But it is from the pen of M. R. James, master of the ghost story, and it does feature the creature I'd most trust to manage a ghost, a cat. So surely it will do? It's from a letter to his friend Jane McBryde, then about nine years old, sent December 23, 1914. The season of ghosts, in England, and surely never more so--if not in the usual, light-hearted way--than at the end of that horrible first year of World War I. Spirits surely clustered thick about the land that Christmas. Despite the times, however, James conjures up some non-supernatural cheer:
My sister has been with me for about three weeks now, and has brought with her a large beautiful black cat who is so nervous that he won't speak to anyone: my own cat has not even seen him yet, but she suspects that something is being kept from her and takes it a little to heart. "Of course it is very likely that I"m not fit to be trusted," she said last night, "only I like to be told so; then I know where I am. If you like to have German spies in the house, it's no business of mine. It might become my duty to speak to the police about it, and it might be very unpleasant for some people if I did: but of course I don't want to make trouble only I do like people to be straightforward and say what they mean," and so on and so on. I said, "What makes you think there are German spies in the house?" "Oh nothing, nothing whatever, only when one sees meals being carried up to one of the bedrooms--and much better meals than ever I see downstairs--and when the maid take particular care that one shouldn't go into that room, and when one sees with one's own eyes a great vulgar black cat climbing the mulberry tree as if the whole place belonged to him: why, then, I think the time has come to put two and two together and speak plainly, but old as I may be, I'm not too old to see through a glass door." There was a great deal more, and at the end of it she burst into tears and laid her head on the fender and said nobody loved her and she had better go and bury herself in the garden or drown herself in the fountain.Pleasantly silly, no?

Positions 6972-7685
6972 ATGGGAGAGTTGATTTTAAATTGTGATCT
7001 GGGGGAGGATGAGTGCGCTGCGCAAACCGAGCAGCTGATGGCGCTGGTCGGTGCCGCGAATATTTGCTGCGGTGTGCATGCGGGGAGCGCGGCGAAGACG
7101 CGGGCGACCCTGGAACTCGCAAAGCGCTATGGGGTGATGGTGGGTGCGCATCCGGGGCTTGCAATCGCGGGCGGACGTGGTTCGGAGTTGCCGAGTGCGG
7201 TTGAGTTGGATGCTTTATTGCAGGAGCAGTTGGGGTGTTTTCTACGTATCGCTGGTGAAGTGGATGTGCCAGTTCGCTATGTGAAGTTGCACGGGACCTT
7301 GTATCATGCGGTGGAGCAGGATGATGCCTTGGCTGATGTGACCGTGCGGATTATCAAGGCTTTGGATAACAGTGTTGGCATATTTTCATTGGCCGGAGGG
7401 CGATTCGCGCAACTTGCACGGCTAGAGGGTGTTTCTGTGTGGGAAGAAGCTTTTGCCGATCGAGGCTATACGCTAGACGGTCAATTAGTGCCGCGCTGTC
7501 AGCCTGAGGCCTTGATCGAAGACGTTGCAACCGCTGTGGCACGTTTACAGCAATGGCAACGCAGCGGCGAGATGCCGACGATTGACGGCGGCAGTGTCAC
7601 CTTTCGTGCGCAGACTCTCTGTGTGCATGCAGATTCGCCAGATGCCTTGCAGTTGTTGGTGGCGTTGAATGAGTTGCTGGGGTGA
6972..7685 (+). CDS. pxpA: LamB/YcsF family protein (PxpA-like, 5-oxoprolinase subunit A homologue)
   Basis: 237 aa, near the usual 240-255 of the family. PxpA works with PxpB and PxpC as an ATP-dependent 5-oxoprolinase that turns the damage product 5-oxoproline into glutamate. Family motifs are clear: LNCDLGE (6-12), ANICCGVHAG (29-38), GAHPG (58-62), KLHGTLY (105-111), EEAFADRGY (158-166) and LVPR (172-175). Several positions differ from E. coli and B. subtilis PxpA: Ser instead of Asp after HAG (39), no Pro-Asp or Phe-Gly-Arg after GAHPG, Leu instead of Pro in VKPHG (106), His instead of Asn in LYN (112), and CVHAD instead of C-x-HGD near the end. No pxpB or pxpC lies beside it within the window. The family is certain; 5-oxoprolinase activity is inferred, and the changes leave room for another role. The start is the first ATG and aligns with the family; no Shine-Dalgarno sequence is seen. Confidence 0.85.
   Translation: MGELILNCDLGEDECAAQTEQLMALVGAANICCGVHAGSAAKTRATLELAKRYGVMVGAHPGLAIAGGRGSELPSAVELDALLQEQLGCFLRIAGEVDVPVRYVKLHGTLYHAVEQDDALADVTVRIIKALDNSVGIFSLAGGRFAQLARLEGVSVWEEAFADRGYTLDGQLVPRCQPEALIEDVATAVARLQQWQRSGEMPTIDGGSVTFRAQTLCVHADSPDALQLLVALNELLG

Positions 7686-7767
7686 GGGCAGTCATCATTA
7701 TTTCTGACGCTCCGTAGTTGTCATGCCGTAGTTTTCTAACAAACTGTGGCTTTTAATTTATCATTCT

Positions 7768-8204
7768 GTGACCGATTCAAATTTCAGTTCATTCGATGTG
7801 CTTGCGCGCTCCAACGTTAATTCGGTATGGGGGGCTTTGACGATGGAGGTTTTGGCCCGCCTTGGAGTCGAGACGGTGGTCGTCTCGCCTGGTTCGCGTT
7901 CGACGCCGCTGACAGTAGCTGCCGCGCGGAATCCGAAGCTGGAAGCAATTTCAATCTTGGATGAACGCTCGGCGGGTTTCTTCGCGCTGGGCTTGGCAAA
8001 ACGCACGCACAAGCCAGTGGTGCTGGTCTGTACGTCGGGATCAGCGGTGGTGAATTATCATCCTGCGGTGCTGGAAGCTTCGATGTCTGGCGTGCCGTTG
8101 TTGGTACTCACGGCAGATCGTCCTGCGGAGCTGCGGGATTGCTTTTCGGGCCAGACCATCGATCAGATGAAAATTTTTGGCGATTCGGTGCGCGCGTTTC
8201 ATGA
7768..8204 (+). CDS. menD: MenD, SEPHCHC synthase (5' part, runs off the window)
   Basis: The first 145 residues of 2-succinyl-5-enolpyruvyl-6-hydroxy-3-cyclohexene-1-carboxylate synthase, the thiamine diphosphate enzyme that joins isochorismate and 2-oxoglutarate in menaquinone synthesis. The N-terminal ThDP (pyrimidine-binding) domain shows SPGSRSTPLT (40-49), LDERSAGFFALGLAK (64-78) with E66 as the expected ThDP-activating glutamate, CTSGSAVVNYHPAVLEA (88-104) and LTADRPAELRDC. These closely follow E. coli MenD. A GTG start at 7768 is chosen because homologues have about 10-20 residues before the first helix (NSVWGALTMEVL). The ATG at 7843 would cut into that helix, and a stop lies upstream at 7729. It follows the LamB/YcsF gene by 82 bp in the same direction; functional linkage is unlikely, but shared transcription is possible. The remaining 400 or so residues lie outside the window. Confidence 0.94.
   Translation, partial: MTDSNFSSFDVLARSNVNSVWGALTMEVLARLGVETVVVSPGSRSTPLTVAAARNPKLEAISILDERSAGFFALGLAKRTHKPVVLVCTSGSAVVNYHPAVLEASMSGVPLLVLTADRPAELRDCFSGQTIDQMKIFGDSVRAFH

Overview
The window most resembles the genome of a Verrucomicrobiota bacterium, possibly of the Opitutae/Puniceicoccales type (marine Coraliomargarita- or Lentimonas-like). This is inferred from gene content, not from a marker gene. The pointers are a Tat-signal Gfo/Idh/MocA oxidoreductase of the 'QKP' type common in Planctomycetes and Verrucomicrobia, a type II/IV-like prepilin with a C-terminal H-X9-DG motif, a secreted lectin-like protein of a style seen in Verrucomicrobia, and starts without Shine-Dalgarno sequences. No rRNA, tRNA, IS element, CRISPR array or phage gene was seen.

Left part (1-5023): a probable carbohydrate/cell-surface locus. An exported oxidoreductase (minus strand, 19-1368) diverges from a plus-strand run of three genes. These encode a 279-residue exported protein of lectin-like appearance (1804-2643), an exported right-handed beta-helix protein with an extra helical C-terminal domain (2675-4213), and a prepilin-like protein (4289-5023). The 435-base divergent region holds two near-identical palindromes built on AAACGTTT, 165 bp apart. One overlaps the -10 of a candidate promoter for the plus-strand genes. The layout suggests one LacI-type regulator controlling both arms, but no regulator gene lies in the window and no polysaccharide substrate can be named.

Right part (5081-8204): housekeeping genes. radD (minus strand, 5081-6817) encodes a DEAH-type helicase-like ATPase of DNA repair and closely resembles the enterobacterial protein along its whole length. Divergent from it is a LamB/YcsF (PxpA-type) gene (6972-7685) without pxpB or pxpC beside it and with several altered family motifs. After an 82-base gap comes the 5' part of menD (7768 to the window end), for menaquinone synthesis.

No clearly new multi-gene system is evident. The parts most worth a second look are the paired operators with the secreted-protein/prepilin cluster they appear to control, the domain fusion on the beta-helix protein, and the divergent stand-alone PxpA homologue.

Not wanting an October post to be entirely ghost-free, however, I'll share another passage I came across today, from the introduction to The Letters of Sylvia Townsend Warner, written by her friend William Maxwell, who also served as the volume's editor:
According to some notes that were taken down from Miss Townsend Warner's dictation in 1966, her mother fell into labour at the sound of a knell--a Harrow governor had just died--and she was born with a caul, which the midwife claimed and probably sold to a sailor as a protection against death by drowning. The ghost of her maternal grandmother visited her cradle.Sadly, the notes didn't mention who actually saw that ghost. But, Maxwell continues:
She herself as a grown woman not only believed in ghosts but (in a letter that has managed to make itself invisible to me) described how she saw them, on two different occasions--the daughter of the house, who had died a year or two before her visit, and an old man who had taken his own life.It would be just like a letter dealing with ghosts to spirit itself away, wouldn't it?